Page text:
According to Geoffry Moore (1991), innovators are “enthusiasts,” they like to be first and they are willing to put up with inconsistencies and to tinker with early versions of a technology, a product or a service. Early adopters are “visionaries” who explore the new innovation and envision modifications that could bring the innovation into the main stream. They like special treatment and will put up with trial and error. Both innovators and early adopters like to experiment and are ok when quality is not always there, and ok with purchasing a brand or style they are unfamiliar with. But these folks only account for 6-16 percent of the market. These are the “true craft” drinkers most of us are competing for.
Lagunitas and Founders are playing a different game – they want to own the early majority.
The early majority and the late majority are very different from early adopters and innovators (see Figure 2 below). An industry that does not understand the differences enough to also appeal to the idiosyncrasies of the early majority has greatly reduced chances of crossing the chasm to mass adoption.
- The Early Majority does not like trial and error
- The Early Majority are pragmatists
- The Early Majority knows what they want and need
- The Early Majority does not want to make extra effort to find it or acquire it.
- The Early Majority won’t try something unless someone else has tried it first.
- The Early Majority wants it to be available and convenient
- The Early Majority is willing to pay fairly for if it gets what it wants and needs
- The Late Majority is conservative
- The Late Majority accepts a new way only when the old way is no longer viable
- The Late Majority expects low prices and high customization (that it don’t like to pay for)
- The Late Majority expects the most convenient acquisition possible
Figure 2 highlights the "chasm" that must be crossed to reach the early and late majorities (Moore, 1991)
All of this together means that If craft breweries want to cross the chasm and gain adoption by the early majority, (which accounts for about 24% of market share) and then the late majority, (which accounts for 45% more of the market), then craft breweries will have to provide broadly available, consistent quality, broadly distributed, branded beers. In a word: Flagships.
Brands like Founders and Lagunitas are the poster children for craft to cross the chasm. My father (a typical early majority member) orders All Day IPA when he goes out. My uncle orders Lagunitas IPA. Those are “their” beers now, and for them, this is completely craft beer. These brands are what the early majority are ordering. Because they taste good? Yes. But just as importantly, because it can become a “my beer,” because consumers can get it everywhere, at least in their super-region.
This is where Founders and Lagunitas are focused… and if they win to some extent we all win as the overall market share of craft can achieve more than 50%. After all a rising tide floats all boats, right? At the same time, this feels like a somewhat unsatisfying result. Why should non corporate sponsored craft breweries leave this giant slice of market share to the foreign owned behemoths?
So what should a craft brewery do? Don’t get stuck in the middle
Most craft breweries need to do nothing. Small local sales strategies will not need to change all that much. Many microbreweries can survive on innovators and early adopters. However, most important for the craft beer group is that a strong handful of regional breweries emerge and also pursue the flagship model on a regional or even national level. The challenge is that a lot of large regional producers are “stuck in the middle”. Sam Adams, Sierra Nevada, New Belgium, Bell’s, and breweries like these are in a tough spot. They are trying to appeal to enthusiasts and the early majority – and they don’t have as deep of pockets as Heineken does. Yeungling is much closer to a flagship model and less stuck in the middle among the largest US craft breweries.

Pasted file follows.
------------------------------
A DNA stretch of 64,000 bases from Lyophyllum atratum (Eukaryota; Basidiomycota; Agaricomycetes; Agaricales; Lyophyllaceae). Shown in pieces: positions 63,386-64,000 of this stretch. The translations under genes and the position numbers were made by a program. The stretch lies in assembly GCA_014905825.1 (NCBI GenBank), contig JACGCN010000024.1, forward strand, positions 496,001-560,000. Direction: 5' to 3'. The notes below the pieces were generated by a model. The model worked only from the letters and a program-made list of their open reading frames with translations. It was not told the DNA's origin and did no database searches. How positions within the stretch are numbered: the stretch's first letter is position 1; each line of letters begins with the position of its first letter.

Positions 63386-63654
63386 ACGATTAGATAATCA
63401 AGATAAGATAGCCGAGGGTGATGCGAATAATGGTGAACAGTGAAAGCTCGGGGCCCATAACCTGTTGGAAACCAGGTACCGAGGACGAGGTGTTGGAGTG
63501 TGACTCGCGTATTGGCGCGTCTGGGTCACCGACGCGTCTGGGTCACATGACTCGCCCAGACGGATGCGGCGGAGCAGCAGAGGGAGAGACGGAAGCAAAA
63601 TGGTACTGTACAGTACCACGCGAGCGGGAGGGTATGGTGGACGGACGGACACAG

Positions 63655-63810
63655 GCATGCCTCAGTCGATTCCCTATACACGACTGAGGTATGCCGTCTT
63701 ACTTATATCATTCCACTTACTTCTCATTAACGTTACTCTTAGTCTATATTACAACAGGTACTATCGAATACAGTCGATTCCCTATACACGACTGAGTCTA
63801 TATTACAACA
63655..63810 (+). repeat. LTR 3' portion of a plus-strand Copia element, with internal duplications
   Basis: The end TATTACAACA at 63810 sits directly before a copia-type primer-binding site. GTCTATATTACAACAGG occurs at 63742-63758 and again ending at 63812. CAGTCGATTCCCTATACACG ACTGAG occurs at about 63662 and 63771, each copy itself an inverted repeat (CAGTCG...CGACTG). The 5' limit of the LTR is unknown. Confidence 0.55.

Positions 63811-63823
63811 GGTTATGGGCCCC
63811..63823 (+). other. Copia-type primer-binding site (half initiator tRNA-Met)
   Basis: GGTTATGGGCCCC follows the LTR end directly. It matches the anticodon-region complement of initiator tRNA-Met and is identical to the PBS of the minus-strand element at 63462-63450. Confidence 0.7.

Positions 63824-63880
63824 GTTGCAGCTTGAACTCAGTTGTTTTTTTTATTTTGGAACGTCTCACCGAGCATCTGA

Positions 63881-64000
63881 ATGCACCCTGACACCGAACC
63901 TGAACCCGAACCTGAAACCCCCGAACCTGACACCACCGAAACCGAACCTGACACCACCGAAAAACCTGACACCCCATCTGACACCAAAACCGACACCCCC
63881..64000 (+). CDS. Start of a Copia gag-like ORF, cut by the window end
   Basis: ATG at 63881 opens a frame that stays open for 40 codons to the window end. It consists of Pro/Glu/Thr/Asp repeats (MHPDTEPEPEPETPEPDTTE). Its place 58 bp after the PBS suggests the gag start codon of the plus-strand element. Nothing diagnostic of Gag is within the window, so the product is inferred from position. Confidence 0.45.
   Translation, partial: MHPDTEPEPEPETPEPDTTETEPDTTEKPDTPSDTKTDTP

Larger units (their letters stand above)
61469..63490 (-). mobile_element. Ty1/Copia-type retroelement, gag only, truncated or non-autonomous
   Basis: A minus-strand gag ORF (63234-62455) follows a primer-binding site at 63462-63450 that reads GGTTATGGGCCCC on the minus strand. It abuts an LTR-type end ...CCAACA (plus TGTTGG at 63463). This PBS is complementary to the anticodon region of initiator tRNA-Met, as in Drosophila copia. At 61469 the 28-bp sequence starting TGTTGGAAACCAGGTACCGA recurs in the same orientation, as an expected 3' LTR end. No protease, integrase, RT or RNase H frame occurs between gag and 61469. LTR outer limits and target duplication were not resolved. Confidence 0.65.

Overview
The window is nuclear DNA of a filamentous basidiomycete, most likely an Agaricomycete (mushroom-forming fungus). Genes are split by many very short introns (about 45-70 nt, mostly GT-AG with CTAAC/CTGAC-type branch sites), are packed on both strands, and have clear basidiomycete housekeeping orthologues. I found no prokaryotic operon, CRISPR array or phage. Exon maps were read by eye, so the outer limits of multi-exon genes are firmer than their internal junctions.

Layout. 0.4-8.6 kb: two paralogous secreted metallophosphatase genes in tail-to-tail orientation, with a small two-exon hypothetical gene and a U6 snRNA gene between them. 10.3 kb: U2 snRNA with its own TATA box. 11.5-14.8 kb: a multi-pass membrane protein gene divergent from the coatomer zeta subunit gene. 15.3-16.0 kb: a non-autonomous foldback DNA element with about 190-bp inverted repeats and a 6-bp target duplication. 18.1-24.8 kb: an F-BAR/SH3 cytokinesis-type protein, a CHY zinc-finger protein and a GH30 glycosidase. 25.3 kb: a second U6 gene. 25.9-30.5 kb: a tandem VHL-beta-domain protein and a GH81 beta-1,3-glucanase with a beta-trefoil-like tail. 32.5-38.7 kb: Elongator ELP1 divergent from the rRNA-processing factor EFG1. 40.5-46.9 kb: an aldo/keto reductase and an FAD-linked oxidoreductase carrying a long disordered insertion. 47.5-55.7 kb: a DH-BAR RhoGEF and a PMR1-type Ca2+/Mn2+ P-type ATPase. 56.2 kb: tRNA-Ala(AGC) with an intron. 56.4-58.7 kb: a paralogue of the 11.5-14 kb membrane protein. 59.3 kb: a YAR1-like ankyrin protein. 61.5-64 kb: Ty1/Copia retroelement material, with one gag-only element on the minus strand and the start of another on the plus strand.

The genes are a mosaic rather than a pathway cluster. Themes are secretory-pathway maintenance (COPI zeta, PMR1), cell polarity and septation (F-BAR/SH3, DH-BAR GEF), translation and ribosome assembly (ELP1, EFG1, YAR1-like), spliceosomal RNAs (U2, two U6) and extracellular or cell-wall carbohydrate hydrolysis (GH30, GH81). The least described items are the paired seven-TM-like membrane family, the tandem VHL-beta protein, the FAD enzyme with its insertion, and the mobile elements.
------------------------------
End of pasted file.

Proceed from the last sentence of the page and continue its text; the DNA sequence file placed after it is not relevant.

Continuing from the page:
If you are a brewpub, nanobrewery, or microbrewery selling most of your beer direct to consumers – keep doing that! Craft brewers under 40,000 barrels annual production should definitely continue to provide variety, one-offs and other experimental brews in their local markets in their tasting rooms and brewpubs. However, if you want to grow and get big, we believe you need to choose a flagship, but don’t make it yourself. We foresee a lot of flagship beers being brewed by friends in the sharing economy.
Flagship Strategies for Small Craft Breweries: Using the Sharing Economy
While we do see the necessity of the flagship model to get craft across the chasm, we do not recommend spending money on huge new tanks (until it is absolutely necessary) in order to make this scaling up possible. Instead we encourage brewers to contract brew with reliable high quality brewers, creating a well-dispersed production and distribution network that can cover a region while utilizing existing excess capacity. The key is getting just one flagship beer consistently brewed, packed and delivered in all cities all over your region. With one beer, like Occidental Kölsch, Melvin Killer Bees Blonde, or Backwoods Copperline Amber, who knows what could happen with passion, hard work, a shared economy production network and the vision that so that these beers could be ordered pretty much everywhere.
Moore, G. A. 1991. Crossing the chasm: Marketing and selling high-tech products to mainstream customers (Collins business essentials). HarperBusiness, New York
Rogers, E. M. 1976. New product adoption and diffusion. Journal of consumer Research, 2(4): 290-301
Rogers, E. M. 1983. Diffusion of innovations. The Free Press